Were I to give birth, I would want a birthing center in a hospital, accepting exactly as much intervention as is needed. Not deciding beforehand on everything or nothing. Nor would I want an OB who considered me over emotional, just because I was female.

Thainamu said...

A birthing center in a hospital is a great option. My two sons were born in such a facility when those facilities where pretty new. I had friends and family there, took lots of photos, no medication, and had a grand old time. But the hospital was right next door if there had been any last-minute complications.

Nathan said...

zhoen - you're right, this is an extreme case. And I'm probably over-reacting to it. I do think your last paragraph is right on, and the attitude I would hope to have as an OB, were I to be one. I do generally hold to the idea that modern medicine is superior to the natural way, and though I don't think pregnancy and childbirth should be treated as a disease, I also think that pain control and the availability of more technical interventions are gifts from heaven.

And Semmelweiss was definitely more modern than his puerperal fever inducing contemporaries.

And as a last note, I hope I didn't imply I was considering anyone overly emotional on the basis of their gender. This patient was completely out of control, and other than the fact that you must be female to pregant, her sex had nothing to do with it.

thainamu - I'm glad it worked out for you. I'm also glad you did not elect to reject modern medicine entirely.

Judy said...

I'm glad things turned out well for the babies, and I don't believe most doulas would have been so stupid as to recommend a home birth in this situation.

Ibid said...

I was also born in a birthing center in a hospital. It went so smoothly my mother had the four remaining children (one at a time) at home. But she had sound medical advice present.

Nathan said...

judy - probably not. I would certainly hope not. But I've seen a few running around the hospital since, and I haven't been impressed, unfortunately.

ibid - in your family, one would think to find sound medical advice almost omnipresent.

Overall, the responses here are demonstrating why it's probably best I didn't pick OB/Gyn. I am much more tempermentally inclined to consider disease, not natural conditions which unfortunately are occasionally cast as disease.

Alaska Steve said...

II was surprised, after reading the words at the top of your blog

Without faith, without poetry, without music, medicine is pointless, for why save a life which is not special, and why dedicate so much effort to a cosmic accident? It would be worse than pointless, it would be cruel.

That you could write in this post,

he is unapologetic about his belief in the power of modern science; he believes that the best way to endure childbirth is not out in the woods surrounded by hooting midwives but in a hospital bed, numb from the waist down. He is, in short, my kind of guy.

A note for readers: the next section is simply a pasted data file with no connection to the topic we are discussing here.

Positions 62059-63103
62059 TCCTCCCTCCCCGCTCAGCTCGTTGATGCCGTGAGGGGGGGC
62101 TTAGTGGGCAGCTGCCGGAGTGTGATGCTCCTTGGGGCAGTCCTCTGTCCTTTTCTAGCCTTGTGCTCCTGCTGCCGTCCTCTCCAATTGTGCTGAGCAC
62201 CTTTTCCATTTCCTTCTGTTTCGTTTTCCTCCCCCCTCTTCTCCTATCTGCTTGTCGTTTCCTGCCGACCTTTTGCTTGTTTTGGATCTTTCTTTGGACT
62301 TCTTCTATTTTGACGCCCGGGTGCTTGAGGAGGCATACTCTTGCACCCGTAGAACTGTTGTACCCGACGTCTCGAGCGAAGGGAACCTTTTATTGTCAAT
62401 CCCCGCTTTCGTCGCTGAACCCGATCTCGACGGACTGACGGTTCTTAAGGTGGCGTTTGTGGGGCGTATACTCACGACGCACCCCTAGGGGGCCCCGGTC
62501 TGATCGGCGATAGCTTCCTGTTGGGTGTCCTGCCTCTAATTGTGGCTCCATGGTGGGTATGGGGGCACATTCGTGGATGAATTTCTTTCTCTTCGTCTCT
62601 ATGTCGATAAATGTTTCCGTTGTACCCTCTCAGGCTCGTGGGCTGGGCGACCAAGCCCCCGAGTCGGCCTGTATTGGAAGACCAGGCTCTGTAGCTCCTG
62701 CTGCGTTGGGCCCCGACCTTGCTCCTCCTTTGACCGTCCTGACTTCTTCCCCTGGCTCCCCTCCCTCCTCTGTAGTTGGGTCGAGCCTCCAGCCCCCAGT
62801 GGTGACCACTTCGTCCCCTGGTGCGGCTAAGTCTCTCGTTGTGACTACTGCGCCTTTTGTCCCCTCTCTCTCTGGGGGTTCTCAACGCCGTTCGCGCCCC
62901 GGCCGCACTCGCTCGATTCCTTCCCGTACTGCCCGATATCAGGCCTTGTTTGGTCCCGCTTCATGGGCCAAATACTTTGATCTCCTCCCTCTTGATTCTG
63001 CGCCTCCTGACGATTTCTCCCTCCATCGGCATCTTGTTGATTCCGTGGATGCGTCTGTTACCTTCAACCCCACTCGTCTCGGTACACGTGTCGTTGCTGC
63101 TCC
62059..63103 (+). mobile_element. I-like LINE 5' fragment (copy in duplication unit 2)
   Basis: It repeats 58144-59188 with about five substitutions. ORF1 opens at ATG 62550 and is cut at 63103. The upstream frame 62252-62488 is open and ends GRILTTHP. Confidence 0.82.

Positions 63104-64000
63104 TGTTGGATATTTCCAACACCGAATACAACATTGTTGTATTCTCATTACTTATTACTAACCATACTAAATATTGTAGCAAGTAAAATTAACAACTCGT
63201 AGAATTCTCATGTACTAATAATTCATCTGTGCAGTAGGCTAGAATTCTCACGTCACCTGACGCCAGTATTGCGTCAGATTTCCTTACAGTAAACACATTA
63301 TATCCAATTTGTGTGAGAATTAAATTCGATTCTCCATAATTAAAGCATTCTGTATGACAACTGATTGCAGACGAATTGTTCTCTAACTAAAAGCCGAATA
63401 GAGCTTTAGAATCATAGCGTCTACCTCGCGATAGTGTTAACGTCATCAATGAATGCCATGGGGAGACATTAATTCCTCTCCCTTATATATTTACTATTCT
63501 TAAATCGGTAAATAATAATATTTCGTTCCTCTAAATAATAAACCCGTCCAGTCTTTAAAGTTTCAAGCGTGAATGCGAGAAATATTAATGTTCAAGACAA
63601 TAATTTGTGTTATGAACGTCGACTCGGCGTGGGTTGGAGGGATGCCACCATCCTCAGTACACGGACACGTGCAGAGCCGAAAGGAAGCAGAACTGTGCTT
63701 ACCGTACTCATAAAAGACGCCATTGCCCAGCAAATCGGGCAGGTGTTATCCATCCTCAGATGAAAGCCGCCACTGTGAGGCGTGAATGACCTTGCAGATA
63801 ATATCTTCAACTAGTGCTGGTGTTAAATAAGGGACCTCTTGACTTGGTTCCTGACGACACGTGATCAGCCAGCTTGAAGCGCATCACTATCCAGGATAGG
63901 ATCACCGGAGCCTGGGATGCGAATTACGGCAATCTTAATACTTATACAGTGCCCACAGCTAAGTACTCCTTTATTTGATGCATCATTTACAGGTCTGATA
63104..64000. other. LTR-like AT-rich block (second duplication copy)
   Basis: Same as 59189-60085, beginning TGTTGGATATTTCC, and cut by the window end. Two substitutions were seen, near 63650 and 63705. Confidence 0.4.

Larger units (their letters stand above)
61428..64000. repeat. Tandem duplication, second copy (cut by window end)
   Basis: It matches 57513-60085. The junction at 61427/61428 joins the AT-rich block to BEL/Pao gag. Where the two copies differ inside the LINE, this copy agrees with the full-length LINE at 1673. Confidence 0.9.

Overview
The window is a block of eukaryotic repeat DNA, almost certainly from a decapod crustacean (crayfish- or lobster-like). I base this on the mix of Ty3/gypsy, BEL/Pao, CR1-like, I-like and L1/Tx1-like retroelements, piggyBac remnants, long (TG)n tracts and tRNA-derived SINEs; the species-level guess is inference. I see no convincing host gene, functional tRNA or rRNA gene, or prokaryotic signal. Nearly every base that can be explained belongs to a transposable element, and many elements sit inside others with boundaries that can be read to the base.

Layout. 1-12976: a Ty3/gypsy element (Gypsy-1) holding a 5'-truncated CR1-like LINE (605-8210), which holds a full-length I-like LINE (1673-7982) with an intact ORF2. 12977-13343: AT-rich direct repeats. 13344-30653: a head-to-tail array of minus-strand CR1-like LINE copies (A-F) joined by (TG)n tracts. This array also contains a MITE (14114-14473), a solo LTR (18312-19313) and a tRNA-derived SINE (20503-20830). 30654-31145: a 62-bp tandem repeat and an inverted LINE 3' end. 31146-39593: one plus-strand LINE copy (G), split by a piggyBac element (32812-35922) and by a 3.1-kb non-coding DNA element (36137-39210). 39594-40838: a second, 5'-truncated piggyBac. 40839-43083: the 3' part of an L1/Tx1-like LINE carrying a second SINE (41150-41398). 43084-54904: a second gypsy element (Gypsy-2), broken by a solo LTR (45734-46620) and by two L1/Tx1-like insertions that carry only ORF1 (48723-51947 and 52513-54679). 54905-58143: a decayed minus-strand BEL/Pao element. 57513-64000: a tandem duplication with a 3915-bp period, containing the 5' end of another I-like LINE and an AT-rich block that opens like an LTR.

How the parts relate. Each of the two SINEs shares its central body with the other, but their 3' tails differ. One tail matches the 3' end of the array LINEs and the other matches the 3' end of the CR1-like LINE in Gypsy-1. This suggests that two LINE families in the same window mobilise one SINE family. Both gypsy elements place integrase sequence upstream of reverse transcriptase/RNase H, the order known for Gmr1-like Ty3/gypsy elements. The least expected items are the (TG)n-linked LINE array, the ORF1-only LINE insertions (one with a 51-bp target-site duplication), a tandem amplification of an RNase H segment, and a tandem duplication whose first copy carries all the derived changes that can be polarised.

And I was pleased to see that the comments all reflected that it isn't either/or - either ideological crazies or mechanical medicine. There are times when modern, scientific medicine is great (for all those clearly technical breakdowns - broken parts that are immediately life threatening). There are times when traditional practices make sense - like getting the whole body in balance so that those breakdowns are less likely to happen at all.

For the record, both our children were Lamaze babies. It was the ideal, but if my wife had changed her mind at any point, we'd have gone for pain killers, no judgments made. As it was, my wife brought home a nasty staph infection from the hospital as well as the first baby.

Nathan said...

Alaska Steve - thanks for the comment. That passage you quoted (the second one) is a quote from the article I linked, and not my own words. I found them, and the rest of that article, rather humorous, which may have skewed my judgment of their underpinnings. The first passage "without faith, etc." is my words and I do not see the inconsistency in using God-given reason to develop technology to make our lives easier or less painful.

I have met women on both sides of the spectrum, from the ones who enjoy the pain, in a retroactive sense, to ones who say "that taught me two words: epidural and adoption."

There is, of course, no either/or dichotomy and it is possible to use medicine in a way that complements, but does not deny, our humanity. I certainly hope to practice in such a way. But I do not have rosy ideas about pain, I have seen the extremes that childbirth causes, and I would not hesistate to recommend modern medical pain control to save that life "which is not pointless." To do any less would be cruel.

Diana Moses Botkin said...

Hi Nathan, I discovered your blog this evening while reading my daughter's mind. Not only did I waste a perfectly good half-hour reading your thoughts, but I enjoyed the time immensely. And yes, natural childbirth can be a good thing. I gave birth the first time at a birthing center and our other 4 were born at home. I loved not having to go somewhere in the middle of labor. Although home birth is not for everyone, I highly recommend it for women who have low risks and like the idea. Birth is a natural process and women have been doing it for thousands of years without doctors or hospitals. 'nuff said. If you ever get up to the edge of the earth, our door's open. We'd enjoy meeting you.

Nathan said...

Diana - I am quite pleased to have entertained. Thanks for the input, and I appreciate the offer. I'm certain I would enjoy meeting you all as well.